Jury Duty

What is Jury Duty?

The right to trial by jury is one of the fundamental American rights guaranteed by the State and Federal constitutions. It is the duty of every citizen to preserve this right by serving as a juror when called upon to do so. Failure to comply with a jury summons can result in a $100.00 fine and Contempt of Court charges [F.S. 40.23(3)]. Prospective jurors are drawn at random from the State of Florida’s driver’s license list for Nassau County in accordance with F.S. 40.011. The basic requirements for being eligible for Jury Duty are as follows:
  • US Citizenship
  • Legal Residency within the county that issues the summons
  • Minimum age of at least 18 years.
Also used are the names of individuals 18 and older who hold identification cards issued by the Department of Highway Safety and Motor Vehicles. The names of non-driver Florida (Nassau County) residents who wish to voluntarily submit affidavits offering their names for possible use in compiling jury lists are also included.


Section 40.013 of the Florida states the reasons a person may be excused from jury service. Exemptions are broken down into two categories, which are “Optional Exemption” and “Mandatory Disqualified Exemption”. The conditions for exemptions are as shown below:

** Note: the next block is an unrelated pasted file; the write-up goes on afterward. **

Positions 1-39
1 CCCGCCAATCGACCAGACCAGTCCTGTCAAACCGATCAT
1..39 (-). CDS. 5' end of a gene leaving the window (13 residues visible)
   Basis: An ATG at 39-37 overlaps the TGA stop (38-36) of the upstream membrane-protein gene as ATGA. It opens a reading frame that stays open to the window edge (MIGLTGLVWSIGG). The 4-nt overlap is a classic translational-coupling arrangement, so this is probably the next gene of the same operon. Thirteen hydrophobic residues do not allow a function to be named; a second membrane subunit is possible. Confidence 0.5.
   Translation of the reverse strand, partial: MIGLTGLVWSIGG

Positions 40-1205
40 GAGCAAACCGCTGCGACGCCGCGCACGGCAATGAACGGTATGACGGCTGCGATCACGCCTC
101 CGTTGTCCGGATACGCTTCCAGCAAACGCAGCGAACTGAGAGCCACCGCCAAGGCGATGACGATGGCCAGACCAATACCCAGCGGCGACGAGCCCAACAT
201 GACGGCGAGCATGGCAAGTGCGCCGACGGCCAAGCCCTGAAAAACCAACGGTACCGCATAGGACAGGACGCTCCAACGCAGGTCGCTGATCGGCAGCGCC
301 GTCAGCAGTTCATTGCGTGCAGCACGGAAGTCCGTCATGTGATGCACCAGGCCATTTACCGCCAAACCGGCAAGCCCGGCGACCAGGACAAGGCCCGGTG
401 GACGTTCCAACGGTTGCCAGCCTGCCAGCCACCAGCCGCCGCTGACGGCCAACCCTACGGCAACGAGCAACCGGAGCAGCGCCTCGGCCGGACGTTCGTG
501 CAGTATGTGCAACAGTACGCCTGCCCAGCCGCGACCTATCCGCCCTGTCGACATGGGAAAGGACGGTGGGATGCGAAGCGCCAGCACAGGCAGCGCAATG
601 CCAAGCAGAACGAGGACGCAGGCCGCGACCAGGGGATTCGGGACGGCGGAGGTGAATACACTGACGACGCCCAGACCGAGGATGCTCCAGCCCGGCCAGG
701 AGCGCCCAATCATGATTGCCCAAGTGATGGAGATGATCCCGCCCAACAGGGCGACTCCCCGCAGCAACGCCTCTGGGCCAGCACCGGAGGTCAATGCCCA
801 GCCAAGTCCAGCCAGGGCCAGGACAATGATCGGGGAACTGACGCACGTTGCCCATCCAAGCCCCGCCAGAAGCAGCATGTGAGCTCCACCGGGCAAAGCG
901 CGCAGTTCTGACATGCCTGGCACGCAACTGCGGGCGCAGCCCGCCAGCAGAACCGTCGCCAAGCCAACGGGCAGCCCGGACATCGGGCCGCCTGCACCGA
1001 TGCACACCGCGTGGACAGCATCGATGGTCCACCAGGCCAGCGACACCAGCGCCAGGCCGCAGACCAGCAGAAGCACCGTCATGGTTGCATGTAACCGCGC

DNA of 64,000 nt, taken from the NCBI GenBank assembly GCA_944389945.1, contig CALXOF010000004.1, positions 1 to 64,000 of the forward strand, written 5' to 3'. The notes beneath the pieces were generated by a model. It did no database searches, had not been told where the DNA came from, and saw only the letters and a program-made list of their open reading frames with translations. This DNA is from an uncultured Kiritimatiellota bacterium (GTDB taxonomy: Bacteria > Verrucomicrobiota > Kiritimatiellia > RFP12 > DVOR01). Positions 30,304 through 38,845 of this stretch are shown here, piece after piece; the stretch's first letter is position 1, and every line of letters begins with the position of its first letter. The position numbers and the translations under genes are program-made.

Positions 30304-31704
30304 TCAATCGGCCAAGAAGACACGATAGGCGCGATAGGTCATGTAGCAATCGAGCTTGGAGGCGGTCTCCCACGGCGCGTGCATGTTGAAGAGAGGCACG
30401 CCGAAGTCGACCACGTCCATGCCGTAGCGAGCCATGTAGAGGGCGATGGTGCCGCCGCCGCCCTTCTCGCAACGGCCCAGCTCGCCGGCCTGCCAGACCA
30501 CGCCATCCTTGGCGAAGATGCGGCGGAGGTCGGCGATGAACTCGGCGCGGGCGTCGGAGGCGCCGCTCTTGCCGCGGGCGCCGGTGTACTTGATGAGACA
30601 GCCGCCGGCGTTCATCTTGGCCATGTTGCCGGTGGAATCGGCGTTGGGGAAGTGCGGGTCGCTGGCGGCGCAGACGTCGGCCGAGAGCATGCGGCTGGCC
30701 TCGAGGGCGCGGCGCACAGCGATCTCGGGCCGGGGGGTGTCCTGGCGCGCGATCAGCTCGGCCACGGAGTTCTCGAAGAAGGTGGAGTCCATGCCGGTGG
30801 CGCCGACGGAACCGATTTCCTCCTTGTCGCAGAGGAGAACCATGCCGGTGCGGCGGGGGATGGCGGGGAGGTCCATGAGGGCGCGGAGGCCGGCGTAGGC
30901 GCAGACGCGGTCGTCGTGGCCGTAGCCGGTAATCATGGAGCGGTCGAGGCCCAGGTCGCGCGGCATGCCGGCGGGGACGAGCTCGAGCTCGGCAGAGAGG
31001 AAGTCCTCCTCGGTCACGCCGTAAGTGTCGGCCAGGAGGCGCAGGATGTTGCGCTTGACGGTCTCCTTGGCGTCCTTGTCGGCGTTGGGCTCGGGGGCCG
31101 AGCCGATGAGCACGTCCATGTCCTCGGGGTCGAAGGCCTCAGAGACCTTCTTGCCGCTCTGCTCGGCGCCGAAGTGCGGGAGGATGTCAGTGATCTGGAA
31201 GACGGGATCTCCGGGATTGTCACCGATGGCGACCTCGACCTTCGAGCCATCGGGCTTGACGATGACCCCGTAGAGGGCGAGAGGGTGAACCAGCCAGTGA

Option Exemption (upon request only)

  • You are an expectant mother.
  • You are 70 years of age or older.
  • You are a parent not employed full time and have the care and custody of a child under 6 years of age.
  • You were previously summoned and appeared as a prospective juror in Nassau County within one (1) year. (One year constitutes last date served up to and including the new date that you are to appear).
  • You take care of a person who is incapacitated mentally or physically.
  • You are a full-time federal, state or local law enforcement officer or investigator employed by a law enforcement agency.

Mandatory Disqualified Exemption

  • You are not 18 years old.
  • You are not a citizen of The United States.
  • You hold the position of Governor, Lieutenant Governor, Cabinet Officer, Clerk of the Court, or Judge.
  • You are a convicted felon and your civil rights have not been restored.
  • You are currently under prosecution for a crime.
  • You no longer reside in Nassau County.

You must be excused if you are listed in one of the mandatory categories. You will only be excused for one of the optional reasons should you request to be excused. You must follow the directions in the “Juror Excusal Statement” portion of your summons in order to be excused for either category.

**Potential jurors who have a request for exemption, or other hardship/conflict/deferral, MUST submit that request BEFORE the registration date deadline. Use the ‘Other Deferral’ section on the registration page to submit your request.  Jurors may NOT wait until they have already been selected for a juror panel to request an excusal.

Types of Trials